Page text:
Following our earlier debate, the noble Lord, Lord Jenkins of Putney, very kindly supplied me with a copy of an Equity standard contract which I undertook to study with Clauses 11 to 13 in mind. This standard contract, under which many actors and performers work, includes many detailed provisions of minimum standards and terms and conditions of work. While many of these are features which would also be found in a contract of employment, it seems likely that for the purposes of the law the contract would be regarded not as a contract of employment but as a contract for services.

After saying that, perhaps I should pause to point out that the noble Lord, Lord Jenkins of Putney, himself kindly wrote at the end of the contract that this, although a contract of employment, is also a contract for the provision of services. I think he recognised that it is hardly possible to be both. Therefore, closing the quotation, he added an exclamation mark. The situation is that many actors wish the benefits of being self-employed for tax purposes. If that is what they seek, then it is not surprising that the contract under which they work is a contract for services and not a contract of service. In taking work in that form they forgo the benefits which accrue to an employee working under a contract of service.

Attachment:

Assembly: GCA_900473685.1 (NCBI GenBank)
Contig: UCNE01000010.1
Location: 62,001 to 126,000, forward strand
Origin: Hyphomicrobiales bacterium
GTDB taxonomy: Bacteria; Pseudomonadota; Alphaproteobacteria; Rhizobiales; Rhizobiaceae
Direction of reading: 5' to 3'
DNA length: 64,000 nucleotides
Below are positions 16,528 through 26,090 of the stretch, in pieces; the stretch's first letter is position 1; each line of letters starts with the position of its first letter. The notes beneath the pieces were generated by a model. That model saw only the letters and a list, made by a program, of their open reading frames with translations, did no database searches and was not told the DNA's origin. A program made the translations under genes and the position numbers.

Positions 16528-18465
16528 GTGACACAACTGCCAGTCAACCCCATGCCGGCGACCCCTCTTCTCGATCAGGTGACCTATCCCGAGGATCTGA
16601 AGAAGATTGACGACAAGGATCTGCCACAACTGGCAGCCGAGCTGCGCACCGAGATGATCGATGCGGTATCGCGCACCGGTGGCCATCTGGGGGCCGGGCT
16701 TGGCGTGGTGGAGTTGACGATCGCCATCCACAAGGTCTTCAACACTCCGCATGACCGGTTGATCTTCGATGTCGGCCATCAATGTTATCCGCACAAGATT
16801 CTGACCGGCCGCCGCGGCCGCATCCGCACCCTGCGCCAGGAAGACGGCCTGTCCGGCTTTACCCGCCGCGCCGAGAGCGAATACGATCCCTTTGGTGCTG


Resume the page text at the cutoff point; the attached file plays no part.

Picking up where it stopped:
The problem underlying this amendment is therefore that, in some circumstances, actors and actresses work under contracts which are not contracts of employment. This applies to others who the noble Lord, Lord Ardwick, figured in the course of his observations. By choosing to work under contracts for services they are not employees but are in what the law regards as a commercial relationship with theatre managers. This means that they come within, and are affected by, the provisions of Clauses 11 to 13, in the same way as the other self-employed people and small businessmen whom the clauses are designed to protect.